Even when that’s inconvenient. While we’re on the subject of the ambiguities of human experience, I’ll mention another euphemism, this one in the context of our current abortion controversy: “reproductive health.” It certainly is true that there are many cases where women (or, as some would have it, pregnant people) have abortions as a matter of reproductive health, whether as a matter of ectopic pregnancies, intrauterine infections, or severe cases of preeclampsia, to cite three examples. Whatever other restrictions may be in place, there is no state in the union where such a woman cannot get an abortion. It is also the case, however, that there are abortions that happen for reasons that have nothing to do with reproductive health. They might include challenges to mental health (a serious, at least potentially treatable problem, though ending a pregnancy may not be the best way to do so), or a belief that bearing a child at a particular point in one’s life is an imposition to be avoided. There are many states where one can get an abortion on that basis. What we’re really talking about are termination rights. Such a phrase is unlikely to enter common parlance, however, because it’s a little too candid (“abortion rights” may be a fair compromise). In any case, about half of those aborted are female, whatever their gender would be, and do not have a right to choose. The veil of “reproductive health” makes such complications easier not to acknowledge.
Let me be very clear: It is not my point here to challenge the right of an individual to choose a gender expression, oppose medical interventions for adults in the service of that expression, or advocate bans on abortions for reasons that may extend beyond the life of the mother. I am challenging the banishment of the language and consideration of sex in public life because I think it’s damaging our ability to think clearly, act fairly, and promote productive discussion.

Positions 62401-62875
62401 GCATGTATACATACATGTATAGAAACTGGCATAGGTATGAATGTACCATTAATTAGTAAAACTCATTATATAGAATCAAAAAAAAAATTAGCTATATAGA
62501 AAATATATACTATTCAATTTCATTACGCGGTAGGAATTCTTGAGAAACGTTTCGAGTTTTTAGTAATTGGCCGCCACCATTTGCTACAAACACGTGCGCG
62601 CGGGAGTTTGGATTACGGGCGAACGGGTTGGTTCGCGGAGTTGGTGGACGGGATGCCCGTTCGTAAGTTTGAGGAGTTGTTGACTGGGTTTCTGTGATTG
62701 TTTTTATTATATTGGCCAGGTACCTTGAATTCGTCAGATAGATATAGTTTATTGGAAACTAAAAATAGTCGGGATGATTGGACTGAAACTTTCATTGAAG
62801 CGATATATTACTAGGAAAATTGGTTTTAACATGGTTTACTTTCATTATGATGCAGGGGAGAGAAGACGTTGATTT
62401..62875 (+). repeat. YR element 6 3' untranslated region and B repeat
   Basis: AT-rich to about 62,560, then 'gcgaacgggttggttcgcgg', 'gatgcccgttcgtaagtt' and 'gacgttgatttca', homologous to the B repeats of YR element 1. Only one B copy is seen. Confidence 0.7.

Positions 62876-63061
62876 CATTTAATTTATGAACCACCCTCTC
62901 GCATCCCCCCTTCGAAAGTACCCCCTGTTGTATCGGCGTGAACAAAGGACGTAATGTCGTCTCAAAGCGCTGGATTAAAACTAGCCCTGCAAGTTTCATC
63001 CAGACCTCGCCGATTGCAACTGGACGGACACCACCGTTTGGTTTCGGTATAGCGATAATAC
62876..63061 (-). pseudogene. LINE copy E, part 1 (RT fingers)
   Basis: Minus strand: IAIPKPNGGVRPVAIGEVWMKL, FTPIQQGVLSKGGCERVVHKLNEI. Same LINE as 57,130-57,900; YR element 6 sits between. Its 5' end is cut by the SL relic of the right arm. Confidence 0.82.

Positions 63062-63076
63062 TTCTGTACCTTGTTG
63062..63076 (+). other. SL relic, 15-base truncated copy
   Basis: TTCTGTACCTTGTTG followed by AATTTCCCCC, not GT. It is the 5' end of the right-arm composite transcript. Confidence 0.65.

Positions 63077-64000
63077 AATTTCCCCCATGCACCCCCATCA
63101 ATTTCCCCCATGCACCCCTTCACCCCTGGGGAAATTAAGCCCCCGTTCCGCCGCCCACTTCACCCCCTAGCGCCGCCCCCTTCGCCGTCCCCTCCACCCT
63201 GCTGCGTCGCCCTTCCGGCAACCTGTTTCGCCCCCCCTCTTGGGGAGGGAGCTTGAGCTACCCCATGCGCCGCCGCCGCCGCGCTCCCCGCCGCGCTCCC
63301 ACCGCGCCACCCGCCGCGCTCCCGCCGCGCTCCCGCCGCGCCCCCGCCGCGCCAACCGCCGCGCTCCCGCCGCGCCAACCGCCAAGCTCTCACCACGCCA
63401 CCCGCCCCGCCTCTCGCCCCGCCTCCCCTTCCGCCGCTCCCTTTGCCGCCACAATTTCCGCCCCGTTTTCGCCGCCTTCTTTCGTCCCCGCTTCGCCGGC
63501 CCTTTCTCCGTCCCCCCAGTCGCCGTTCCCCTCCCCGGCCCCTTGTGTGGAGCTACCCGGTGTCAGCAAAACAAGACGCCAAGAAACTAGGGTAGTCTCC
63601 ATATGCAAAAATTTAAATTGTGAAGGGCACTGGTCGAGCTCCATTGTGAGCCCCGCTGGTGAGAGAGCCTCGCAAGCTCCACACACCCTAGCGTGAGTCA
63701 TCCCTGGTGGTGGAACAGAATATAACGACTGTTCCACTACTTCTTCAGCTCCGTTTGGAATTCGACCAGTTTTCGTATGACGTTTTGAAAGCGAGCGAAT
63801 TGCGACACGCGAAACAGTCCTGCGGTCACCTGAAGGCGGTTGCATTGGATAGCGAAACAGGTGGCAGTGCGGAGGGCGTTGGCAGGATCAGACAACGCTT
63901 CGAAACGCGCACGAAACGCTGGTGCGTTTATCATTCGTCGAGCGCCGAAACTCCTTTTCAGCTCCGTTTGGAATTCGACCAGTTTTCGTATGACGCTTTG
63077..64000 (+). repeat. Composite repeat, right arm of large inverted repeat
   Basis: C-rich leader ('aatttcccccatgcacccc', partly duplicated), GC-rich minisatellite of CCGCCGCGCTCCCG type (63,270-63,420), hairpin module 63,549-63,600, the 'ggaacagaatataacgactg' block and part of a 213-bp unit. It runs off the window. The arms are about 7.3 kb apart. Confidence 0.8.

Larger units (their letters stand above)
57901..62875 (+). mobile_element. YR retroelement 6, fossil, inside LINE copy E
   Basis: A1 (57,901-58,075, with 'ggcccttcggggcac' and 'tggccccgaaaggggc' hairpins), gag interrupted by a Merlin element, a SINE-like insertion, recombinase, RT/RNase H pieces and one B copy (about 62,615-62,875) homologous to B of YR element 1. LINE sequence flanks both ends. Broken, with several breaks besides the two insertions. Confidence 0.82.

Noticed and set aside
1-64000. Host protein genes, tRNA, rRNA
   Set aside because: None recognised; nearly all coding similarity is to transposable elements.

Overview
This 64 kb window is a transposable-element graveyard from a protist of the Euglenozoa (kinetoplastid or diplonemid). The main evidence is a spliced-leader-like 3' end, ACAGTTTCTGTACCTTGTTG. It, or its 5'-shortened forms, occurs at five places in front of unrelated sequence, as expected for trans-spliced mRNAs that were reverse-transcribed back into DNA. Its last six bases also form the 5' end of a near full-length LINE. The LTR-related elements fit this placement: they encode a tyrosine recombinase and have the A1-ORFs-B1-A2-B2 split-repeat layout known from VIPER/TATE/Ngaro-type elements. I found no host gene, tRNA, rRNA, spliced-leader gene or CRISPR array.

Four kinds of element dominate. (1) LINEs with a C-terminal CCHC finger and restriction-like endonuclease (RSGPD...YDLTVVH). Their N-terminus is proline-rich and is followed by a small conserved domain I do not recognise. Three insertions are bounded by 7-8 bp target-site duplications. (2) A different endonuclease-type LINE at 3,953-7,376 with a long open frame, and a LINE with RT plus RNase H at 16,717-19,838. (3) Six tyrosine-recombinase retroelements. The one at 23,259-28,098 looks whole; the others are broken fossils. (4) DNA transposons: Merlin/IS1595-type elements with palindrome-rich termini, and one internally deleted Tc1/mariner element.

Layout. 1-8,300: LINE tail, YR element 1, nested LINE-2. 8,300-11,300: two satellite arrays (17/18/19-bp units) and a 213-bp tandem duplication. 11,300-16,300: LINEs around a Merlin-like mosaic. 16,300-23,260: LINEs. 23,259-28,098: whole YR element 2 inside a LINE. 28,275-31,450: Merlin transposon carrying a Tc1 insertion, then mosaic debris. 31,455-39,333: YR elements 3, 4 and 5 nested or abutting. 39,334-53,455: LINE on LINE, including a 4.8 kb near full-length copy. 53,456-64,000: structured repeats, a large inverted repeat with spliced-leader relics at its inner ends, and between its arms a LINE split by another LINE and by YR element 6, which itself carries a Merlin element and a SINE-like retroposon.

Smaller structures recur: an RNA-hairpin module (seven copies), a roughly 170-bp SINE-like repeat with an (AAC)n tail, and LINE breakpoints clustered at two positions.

I can understand how we got into this situation, which at least in part is for honorable reasons. To acknowledge the reality of sex—and the biological and behavioral consequences that follow—is to potentially open the door for all kinds of boorishness and bigotry (the very phrase “boys will be boys” sends chills down some spines) as raise questions about reasons for the pay gap, which may involve not entirely cultural tendencies some women may have for not becoming coal miners. Such patterns have been widely reported even in progressive gender paragons such as Sweden.
It’s important to note that there have been generations of people who have needlessly suffered in the face of collective prejudices, and there have been generations of activists who have waged, and won, struggles we should recognize as part of larger victories for human dignity and equality in the public sphere. That work never ends, even if it is always changing shape, and even if the best of us will inevitably be on the wrong side of history sooner or later—and yes, I recognize I may be on the wrong one here in essaying the point of view that I’m submitting for your consideration: after all, to quote the hard-won wisdom of Tammy Wynette, I’m “just a man.” Such arguments constitute the stuff of what history is—the story of how weird ideas do, and don’t, end up becoming common sense. (Latinx, anyone?)
In sum: we should strive to maintain a sense of balance and clarity in the relationship between sex and gender, not losing sight of either. There is a place for kindness, in language and much else. But attempts to control discourse through phraseology do more harm than good when they become manipulative and elitist in our academic, journalistic, and professional discourse.
In the immortal words of Salt-N-Pepa: Let’s talk about sex. Politely, please.
Society can’t truly progress in absence of truth. I think that it is easy to avoid facts and circumstances when they evoke a sense of shame, however subtle it may be. But by creating terms that disconnect us from reality, we are failing to acknowledge something for what it is and will find ourselves running circles around an unresolved issue.
Trans women are authentically women: psychologically, emotionally and socially. However, the presence of the Y chromosome in every single cell in their bodies reveals the DNA of a male. That Y chromosome in no way diminishes the right of trans women to live and to be respected as female. End of story- or at least it should be. The trans movement is not advanced by denying the irrefutable biology, or demonizing those who believe this to be true.
In many academic and corporate settings I would be shunned or fired for writing this, despite my conviction that my beliefs are fundamentally pro-trans.